Contemporary art alters our perception by disrupting reality. Fields of color,
vertiginous lines, and mutating representations make our vision palpable.
Traditionally a core theme in aesthetics, art's ability to stir the mind by targeting the
body is hardly recognized today. Jungles of history, context, and theory seem to
have banned the body from the realm of vision. Yet, it is undeniable that art relies
more than ever on direct impulse, on the bodily intake of stimuli. Changing the
viewer's mental make up, these stimuli prompt an alternative form of perception
comparable to hallucination.
Stimuli explores in a number of modern classics and contemporary works the
physical experience of visual arts on the basis of this hallucinatory experience. With
slowly mutating patterns, repetitious movement and optic distortion the exhibited
works give free reign to various levels of consciousness, including hypnosis, ecstasy,
trance, and shock.
Vito Acconci Theme Song (1973)
In the early 1970s, Vito Acconci (1940) made a series of intense, direct
video-dialogues in which he explored the relationship between self-revelation and
visual immediacy. The ambiguities of this form of close-up self-exhibition, in
seemingly intimate yet carefully orchestrated conversations with the self, is also the
subject of Theme Song in which the artist hypnotizes the viewer in a series of
Dennis Adams Vanity for Jean Seberg (1997) Vanity for Zohra Drif (1997)
The vanities by Dennis Adams (1948) constitute the screen between the intimate
self and the public person. The role-playing before the mirror is a form of condensed
theater, a space for self-irony, conceit, and alter ego, and simultaneously a shrine
(for film star Jean Seberg and writer Zohra Drif) which transforms all attention into a
ritual exploration of the self.
Francis Al s Narcotourism (1996)
The Belgian-Mexican artist Francis Al s (1959) started in 1993 with a series of works
in which walking was the central theme. In Narcotourism (Copenhagen, Denmark),
Al s underlined the transcendent quality of these ambulant projects, in which
physical presence is linked to mental absence. Over the course of seven days, the
artist made a series of walks under the influence of different drugs, alcohol, hashish,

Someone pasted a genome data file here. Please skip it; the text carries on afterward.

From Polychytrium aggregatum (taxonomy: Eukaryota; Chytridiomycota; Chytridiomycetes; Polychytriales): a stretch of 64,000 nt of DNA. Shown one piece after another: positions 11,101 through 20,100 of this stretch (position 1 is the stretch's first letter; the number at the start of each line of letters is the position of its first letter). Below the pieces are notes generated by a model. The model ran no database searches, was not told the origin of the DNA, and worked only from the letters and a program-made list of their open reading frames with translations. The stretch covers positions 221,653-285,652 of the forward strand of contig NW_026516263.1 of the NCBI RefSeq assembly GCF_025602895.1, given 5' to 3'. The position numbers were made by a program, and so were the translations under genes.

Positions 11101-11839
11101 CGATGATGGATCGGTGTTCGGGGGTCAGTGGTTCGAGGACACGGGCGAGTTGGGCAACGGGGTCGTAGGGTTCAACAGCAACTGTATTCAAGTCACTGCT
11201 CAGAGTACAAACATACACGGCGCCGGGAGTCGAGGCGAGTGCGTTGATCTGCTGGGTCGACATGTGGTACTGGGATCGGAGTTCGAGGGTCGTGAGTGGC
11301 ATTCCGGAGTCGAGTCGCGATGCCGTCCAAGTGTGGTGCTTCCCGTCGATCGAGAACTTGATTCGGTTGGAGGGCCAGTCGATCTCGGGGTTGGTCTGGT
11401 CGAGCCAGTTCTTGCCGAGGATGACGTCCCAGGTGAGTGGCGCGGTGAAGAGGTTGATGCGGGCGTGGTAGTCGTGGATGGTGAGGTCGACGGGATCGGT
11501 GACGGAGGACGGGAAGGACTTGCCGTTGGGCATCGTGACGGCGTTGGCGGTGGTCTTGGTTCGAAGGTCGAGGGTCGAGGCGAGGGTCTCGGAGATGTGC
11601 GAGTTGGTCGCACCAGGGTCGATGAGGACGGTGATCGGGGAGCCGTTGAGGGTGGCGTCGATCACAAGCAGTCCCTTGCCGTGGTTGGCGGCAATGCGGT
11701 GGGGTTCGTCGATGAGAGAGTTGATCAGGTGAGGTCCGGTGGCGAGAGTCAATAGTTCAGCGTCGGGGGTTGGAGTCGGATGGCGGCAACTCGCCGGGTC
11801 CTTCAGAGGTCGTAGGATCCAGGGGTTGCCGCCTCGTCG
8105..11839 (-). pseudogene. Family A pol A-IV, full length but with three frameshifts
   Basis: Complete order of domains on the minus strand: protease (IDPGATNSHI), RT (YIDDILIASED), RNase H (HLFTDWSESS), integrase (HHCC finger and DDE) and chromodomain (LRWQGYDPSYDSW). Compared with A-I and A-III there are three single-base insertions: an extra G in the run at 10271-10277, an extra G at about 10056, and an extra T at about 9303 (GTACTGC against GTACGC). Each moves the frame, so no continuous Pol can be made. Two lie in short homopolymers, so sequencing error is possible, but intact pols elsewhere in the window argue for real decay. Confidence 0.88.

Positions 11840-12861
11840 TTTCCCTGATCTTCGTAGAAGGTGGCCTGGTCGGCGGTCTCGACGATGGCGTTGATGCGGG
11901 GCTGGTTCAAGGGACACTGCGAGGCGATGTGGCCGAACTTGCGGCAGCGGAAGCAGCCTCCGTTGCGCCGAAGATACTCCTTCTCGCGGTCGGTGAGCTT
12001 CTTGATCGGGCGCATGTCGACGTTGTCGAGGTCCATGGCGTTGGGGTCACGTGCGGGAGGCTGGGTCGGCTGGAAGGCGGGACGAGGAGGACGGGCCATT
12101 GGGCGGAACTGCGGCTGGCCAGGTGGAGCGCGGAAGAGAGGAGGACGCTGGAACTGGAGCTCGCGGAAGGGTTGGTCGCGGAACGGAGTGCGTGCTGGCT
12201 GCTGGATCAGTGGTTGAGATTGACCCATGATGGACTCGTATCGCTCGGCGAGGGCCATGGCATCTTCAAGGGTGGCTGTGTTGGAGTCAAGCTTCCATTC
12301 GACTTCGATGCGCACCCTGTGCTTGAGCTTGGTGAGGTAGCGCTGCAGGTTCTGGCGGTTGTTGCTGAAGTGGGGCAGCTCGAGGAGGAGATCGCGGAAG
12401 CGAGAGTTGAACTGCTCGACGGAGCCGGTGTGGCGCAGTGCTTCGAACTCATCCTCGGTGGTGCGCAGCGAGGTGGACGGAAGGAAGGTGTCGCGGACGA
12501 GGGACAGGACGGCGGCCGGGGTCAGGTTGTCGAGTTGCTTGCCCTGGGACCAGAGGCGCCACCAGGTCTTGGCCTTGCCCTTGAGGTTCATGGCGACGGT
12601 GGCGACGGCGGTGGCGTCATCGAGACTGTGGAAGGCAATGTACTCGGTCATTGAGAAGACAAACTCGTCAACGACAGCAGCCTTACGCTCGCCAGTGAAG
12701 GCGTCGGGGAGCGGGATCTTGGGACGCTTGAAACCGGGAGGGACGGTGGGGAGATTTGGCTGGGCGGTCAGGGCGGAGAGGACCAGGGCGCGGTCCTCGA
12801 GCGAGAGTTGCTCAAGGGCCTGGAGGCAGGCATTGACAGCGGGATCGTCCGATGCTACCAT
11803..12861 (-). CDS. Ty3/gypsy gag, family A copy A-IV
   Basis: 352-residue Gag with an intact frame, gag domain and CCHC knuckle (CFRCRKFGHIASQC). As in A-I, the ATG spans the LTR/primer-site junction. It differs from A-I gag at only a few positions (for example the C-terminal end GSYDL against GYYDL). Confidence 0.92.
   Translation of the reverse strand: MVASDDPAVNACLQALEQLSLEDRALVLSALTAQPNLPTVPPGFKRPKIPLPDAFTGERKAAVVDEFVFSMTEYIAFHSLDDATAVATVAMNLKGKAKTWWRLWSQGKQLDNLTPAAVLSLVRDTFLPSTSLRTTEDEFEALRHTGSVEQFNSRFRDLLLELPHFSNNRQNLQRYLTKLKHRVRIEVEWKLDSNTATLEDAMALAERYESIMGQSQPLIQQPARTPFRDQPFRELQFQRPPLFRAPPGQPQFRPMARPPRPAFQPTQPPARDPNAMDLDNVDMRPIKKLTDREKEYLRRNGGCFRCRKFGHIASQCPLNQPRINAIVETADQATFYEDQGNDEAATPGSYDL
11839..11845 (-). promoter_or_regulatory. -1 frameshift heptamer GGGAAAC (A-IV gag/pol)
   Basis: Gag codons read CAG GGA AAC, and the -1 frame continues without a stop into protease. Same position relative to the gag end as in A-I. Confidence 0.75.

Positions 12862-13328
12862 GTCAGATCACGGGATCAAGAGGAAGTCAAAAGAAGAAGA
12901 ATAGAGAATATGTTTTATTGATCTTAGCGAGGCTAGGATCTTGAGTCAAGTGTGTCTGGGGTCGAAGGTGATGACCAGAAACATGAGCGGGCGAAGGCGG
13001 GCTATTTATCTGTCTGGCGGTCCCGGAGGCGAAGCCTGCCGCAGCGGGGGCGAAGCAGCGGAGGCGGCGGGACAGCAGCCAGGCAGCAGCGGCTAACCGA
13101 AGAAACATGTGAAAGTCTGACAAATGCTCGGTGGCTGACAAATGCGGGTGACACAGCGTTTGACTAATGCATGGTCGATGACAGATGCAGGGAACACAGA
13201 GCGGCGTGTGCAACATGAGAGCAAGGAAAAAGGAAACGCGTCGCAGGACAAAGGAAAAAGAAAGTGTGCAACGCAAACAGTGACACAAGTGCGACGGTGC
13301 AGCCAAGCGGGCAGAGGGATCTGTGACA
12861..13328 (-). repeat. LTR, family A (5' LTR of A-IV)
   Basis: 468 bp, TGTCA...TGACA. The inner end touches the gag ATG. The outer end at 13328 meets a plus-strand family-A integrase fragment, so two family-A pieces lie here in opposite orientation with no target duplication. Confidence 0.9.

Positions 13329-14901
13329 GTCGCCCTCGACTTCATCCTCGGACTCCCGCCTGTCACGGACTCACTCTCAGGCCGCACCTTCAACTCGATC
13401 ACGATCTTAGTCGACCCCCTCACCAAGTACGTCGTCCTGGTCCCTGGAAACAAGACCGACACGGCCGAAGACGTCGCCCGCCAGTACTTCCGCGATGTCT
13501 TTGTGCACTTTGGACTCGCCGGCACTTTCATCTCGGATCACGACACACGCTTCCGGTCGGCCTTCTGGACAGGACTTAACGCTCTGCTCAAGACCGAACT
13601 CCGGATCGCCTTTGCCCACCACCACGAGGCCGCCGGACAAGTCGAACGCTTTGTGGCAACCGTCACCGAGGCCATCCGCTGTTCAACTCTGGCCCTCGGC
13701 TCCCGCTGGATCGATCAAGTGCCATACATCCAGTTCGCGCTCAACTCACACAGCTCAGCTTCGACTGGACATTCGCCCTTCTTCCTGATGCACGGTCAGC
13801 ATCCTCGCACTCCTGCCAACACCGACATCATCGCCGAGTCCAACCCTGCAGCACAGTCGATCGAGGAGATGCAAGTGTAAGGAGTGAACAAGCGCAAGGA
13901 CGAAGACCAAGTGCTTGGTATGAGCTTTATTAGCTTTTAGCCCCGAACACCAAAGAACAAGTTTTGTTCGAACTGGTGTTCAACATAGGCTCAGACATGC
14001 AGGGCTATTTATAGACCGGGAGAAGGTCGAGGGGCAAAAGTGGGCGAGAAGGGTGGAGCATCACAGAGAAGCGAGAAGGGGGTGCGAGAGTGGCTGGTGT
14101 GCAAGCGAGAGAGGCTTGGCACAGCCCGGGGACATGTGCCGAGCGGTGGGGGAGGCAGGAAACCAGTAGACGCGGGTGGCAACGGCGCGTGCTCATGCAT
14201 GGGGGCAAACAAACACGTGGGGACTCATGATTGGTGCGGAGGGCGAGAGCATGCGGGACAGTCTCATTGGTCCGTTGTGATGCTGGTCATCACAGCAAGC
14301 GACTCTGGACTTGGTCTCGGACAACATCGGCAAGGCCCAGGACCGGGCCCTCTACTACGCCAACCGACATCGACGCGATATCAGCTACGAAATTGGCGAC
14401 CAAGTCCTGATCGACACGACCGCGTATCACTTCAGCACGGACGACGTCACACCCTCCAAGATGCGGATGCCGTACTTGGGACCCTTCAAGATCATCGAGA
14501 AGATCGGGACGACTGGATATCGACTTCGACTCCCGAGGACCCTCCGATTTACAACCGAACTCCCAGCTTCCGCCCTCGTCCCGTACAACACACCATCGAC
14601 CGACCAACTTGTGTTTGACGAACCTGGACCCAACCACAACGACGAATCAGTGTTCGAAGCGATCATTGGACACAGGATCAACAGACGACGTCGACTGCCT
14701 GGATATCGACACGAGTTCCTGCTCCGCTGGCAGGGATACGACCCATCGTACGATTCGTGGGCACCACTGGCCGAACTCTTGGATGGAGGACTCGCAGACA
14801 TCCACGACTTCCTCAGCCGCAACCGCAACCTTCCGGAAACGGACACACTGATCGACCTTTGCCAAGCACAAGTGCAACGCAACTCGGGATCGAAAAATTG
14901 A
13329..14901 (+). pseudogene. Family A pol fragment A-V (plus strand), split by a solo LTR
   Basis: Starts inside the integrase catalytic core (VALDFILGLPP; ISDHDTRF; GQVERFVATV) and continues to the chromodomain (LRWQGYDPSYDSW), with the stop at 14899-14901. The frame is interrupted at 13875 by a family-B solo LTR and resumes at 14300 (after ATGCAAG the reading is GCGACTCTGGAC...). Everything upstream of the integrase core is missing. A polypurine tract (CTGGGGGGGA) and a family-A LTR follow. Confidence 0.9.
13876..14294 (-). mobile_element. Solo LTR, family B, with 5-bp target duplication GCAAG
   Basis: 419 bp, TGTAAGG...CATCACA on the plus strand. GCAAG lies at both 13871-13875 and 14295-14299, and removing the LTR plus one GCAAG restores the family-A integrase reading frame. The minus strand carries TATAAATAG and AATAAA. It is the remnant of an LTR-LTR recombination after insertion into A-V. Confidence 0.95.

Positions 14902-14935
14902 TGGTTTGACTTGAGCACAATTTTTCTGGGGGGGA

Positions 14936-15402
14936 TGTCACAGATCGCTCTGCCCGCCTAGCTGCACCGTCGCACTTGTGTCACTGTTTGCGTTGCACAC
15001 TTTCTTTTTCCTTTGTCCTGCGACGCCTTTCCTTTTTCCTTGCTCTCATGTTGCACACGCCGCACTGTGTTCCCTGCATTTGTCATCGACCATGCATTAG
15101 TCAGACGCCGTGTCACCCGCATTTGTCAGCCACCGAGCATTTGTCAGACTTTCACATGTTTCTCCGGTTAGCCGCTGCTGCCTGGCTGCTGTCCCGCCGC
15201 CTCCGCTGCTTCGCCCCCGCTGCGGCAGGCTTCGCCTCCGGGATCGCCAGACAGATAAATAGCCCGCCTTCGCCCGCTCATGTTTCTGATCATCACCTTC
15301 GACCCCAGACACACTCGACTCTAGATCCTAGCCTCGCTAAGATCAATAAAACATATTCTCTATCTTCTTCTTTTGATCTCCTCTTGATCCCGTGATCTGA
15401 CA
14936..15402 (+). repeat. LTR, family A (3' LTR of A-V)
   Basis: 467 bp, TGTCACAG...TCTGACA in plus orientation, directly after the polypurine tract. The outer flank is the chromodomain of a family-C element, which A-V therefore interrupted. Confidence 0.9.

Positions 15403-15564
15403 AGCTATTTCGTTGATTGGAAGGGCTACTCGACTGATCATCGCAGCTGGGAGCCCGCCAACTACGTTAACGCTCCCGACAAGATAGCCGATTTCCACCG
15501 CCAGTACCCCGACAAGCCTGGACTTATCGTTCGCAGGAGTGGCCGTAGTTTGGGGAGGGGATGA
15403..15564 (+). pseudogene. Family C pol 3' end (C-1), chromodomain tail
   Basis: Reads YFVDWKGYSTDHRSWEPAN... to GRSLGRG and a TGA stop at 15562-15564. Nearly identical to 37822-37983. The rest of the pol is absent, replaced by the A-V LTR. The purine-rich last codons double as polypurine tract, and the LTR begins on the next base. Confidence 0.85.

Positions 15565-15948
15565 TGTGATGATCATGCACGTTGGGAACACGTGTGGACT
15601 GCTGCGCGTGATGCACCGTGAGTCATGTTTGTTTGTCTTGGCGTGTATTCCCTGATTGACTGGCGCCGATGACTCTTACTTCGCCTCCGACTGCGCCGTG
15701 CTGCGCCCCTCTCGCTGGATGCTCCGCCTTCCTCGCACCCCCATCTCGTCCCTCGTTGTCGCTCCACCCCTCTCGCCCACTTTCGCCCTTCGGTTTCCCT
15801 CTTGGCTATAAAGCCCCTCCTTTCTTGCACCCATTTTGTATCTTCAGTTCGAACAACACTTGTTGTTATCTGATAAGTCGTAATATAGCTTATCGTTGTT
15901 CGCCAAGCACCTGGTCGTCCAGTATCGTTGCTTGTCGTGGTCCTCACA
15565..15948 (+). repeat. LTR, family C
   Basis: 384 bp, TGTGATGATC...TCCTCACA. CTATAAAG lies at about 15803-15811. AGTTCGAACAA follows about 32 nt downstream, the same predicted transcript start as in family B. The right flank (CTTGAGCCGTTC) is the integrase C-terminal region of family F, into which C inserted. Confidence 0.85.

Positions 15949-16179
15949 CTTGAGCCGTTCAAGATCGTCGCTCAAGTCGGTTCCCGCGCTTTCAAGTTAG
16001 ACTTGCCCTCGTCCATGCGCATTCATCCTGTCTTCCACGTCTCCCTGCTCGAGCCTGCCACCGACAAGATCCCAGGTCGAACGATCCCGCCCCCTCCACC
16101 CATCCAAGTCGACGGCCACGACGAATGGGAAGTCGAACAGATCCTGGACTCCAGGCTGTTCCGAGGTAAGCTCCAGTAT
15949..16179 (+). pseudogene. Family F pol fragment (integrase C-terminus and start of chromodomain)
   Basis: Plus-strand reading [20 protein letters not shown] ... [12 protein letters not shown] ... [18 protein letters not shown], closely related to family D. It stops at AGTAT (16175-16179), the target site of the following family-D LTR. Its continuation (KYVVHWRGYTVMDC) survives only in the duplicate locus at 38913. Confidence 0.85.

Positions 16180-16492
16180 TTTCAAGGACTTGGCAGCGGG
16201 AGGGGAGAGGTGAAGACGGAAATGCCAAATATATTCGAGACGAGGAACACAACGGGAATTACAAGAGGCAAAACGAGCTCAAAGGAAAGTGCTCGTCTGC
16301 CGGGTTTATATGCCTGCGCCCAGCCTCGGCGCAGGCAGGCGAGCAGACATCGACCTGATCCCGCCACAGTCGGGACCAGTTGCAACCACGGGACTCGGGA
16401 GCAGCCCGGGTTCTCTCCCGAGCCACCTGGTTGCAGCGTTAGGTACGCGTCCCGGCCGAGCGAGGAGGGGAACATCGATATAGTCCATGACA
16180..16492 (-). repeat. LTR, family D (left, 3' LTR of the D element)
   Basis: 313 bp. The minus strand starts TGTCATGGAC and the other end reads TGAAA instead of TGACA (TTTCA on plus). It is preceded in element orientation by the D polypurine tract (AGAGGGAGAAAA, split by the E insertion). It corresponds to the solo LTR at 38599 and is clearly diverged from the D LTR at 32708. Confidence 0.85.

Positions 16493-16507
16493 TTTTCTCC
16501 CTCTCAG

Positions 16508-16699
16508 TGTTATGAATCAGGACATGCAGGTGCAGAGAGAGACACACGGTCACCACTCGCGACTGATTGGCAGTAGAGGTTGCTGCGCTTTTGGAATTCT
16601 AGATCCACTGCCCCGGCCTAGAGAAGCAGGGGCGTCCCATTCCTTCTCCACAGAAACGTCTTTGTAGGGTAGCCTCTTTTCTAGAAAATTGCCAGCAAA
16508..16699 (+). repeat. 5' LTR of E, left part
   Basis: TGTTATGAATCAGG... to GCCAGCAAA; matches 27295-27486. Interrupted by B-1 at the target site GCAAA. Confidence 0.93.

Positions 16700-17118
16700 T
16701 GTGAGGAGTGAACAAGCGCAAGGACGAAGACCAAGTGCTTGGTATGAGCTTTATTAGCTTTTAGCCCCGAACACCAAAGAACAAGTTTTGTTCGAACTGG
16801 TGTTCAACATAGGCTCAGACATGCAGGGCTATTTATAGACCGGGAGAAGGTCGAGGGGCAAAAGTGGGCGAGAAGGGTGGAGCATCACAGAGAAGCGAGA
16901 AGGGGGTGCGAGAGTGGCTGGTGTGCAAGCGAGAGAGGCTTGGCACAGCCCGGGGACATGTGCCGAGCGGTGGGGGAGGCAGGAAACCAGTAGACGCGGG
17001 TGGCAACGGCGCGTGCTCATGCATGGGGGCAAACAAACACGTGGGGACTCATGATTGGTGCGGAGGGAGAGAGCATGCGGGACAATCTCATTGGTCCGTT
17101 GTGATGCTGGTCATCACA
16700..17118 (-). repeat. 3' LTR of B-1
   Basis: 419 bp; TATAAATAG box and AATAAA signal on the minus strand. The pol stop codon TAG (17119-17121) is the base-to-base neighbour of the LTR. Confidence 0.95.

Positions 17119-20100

speed, heroin, cocaine, valium, and ecstasy. The effect of each drug lasted
Marcel Duchamp Rotoreliefs (1935)
Marcel Duchamp (1887-1968) underlined his belief in the reconciliation of art and
engineering by renting a stand at the invention fair the Concours LÚpine to display
his Rotoreliefs. The stand, at which the works were shown revolving both
horizontally and vertically, did not get much attention and the artist had to admit that
the visitors failed to appreciate his vertiginous exhibition. The earliest design of the
cardboard discs with two-sided lithography was shown in the film Anemic Cinema
(1926). The 1935 version appeared in an edition of five hundred. Of these, three
hundred were lost in World War II.
Justin van Duurling Cross Crop (1997)
Justin van Duurling (1973), creates in thin fluorescent phosphorus drawings on
plastic an ethereal dreamworld of three-dimensional structures and extraterrestrial
Peter Fillingham Untitled (1999)
Peter Fillingham(1964) shows an installation inspired by Derek Jarman's film Blue
(1993) featuring, among other things, the director's handwritten script and
Runa Islam Tuin (1998)
Runa Islam (1970) focuses in her work on the dissection of visual narrative
techniques in various media. Tuin (Garden) shows a remake of a fragment of
Rainer Fassbinder's film Martha (1973): a romantic encounter is the subject of a
strange double-take juxtaposing the scene with the shooting of the same scene.
Ann Veronica Janssens Untitled (Aluminum Disc, 1992), Corps Noir (1994 -
1999), Untitled (Aquarium, 1992)
Ann Veronica Janssens (1956) explores the fluid interaction between objects and
space focusing on the changing effects of acoustics, light, and resonance. She
often uses reflecting materials, including glass, fluids, and mirrors. The reflecting